Week in Pictures

As I mentioned, Monday was the worst day, saying goodbye to Ruby. She wore her “smart red jumper” to keep her warm and safe on her travels and I sit here in shock in this silent house, where just moving my chair away from the table or the sound of my laptop’s trash bin emptying would get her up and nudging me to get a scratch behind the ear. I woke up and waited for the sound of her doing her morning shake and hear her nails on the hardwood floor click-clack-click to come push her wet nose into my hand and encourage me to get up and start the day. I got dressed and instinctively waited for her to come in the closet to rub her snotty eyes against my clean pants and look at me with her big smiling doggy face. I went to let the ducks out and held the door open for her to come down the steps behind me and looked back to see nothing. I dropped food on the floor by accident and at first left it there because she was our in-house floor cleaner upper. I looked on the counter for her can of food to give her at lunch and it was empty, sterile. There is little evidence beyond pictures that she was here. She went in her red jacket and was laid to rest in the back of the vet’s van on her cushy memory foam bed and it feels like we woke up from a dream. I have lost a dog before but not while knowingly barren, and I told my husband that in a way I feel like I have lost another baby. As with my miscarriage, I walk around this week in a daze and I feel like my heart was taken away with her in that van. Jil Davis wrote about infertility and pet loss in her blog:It wasn’t until Jack was gone that I realized how much he meant to me. How he had served as a recipient or surrogate of sorts to my instincts…know that when a barren suffers a loss such as this, it’s likely a much deeper pain than you realize.” My husband said, now it’s time to work on ourselves, and the first thing I said was “NO!” to him. It was instinctive to not look at myself anymore, not with all the pain of the past three years, but you know, he’s got a point. More on that later…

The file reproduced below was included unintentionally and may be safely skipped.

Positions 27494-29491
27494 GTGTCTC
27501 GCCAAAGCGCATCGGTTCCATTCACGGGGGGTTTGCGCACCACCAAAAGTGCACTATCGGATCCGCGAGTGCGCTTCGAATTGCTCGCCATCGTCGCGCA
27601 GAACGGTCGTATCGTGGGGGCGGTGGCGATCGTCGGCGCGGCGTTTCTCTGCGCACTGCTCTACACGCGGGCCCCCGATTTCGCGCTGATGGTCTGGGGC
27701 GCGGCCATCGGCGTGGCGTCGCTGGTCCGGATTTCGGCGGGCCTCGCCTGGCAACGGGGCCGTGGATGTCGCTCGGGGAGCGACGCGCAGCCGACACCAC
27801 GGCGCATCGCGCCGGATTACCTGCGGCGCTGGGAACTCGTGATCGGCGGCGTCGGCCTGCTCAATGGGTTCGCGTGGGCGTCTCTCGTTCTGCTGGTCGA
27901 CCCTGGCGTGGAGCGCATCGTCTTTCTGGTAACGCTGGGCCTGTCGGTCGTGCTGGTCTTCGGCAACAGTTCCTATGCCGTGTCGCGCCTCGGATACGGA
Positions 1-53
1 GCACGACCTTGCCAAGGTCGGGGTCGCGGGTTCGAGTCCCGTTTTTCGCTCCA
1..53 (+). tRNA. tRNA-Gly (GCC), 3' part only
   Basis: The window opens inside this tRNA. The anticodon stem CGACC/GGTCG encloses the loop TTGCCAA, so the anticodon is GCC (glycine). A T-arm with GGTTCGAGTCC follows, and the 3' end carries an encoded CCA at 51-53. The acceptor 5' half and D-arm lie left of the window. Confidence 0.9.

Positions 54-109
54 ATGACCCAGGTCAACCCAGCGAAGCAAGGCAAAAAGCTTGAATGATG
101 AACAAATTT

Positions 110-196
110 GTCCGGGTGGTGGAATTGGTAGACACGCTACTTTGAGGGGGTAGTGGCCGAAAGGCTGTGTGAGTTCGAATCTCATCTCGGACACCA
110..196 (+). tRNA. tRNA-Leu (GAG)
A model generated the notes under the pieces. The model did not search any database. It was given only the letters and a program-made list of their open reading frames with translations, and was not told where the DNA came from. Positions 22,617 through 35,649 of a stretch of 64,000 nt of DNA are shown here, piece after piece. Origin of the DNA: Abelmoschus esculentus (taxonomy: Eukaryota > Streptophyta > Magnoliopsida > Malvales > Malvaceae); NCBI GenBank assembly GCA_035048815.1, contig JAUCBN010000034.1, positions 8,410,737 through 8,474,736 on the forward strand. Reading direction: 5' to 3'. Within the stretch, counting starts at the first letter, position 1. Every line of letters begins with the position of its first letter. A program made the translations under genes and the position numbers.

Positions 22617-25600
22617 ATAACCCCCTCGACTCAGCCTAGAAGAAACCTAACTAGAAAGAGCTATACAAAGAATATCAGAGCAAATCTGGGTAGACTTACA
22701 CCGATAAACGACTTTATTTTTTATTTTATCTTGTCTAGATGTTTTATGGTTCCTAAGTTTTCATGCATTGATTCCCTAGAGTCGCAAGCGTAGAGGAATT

The ducks are definitely in love with late autumn as we’ve gotten a ton of rain lately and that means the overflow from one of the rain barrels creates a big ol’ mud puddle for them to go crazy in. We keep one tap open for this (hence the hose you see) and the other rain barrel in the backyard continues to collect water which we use to refill their swim tub and water buckets – they could care less about their formal “poultry waterer” – they occasionally get water out of it but much prefer a plain old bucket so they can dunk their heads in it and get sloppy :). For Thanksgiving, I cut up a bunch of collard greens that I was prepping for our own dinner and shared with them in their swim tub and they went nuts. (Ethel is the one standing up high acting like she’s going to go in but ironically she rarely swims – I’ve probably only seen her swim 4-5X ever). The funnier part was however when Dan went to take a picture of them and Ethel just walked up to him and started quacking loudly, like she was hamming it up for the camera. In all the stresses of this past year it’s been a gift to have these four silly girls in our backyard.

Our Thanksgiving Day was a quiet one. We both agreed early on that turkey was not a dream of either of ours to make so we bought some pork shoulder, made a good rub and BBQ sauce and tossed it in the electric canner (which doubles as a huge slow cooker – score!) for 8 hours, made a killer batch of collard greens (also on the burner for 6+ hours as that takes all the bitter out and lets all the sweet and spicy come out that I put in it…YUM), macaroni & cheese, cornbread with my serrano jelly, and of course, an apple pie (the latter which I taught Dan to make and it turns out he’s a natural with rolling a pie crust – hallelujah for that!).


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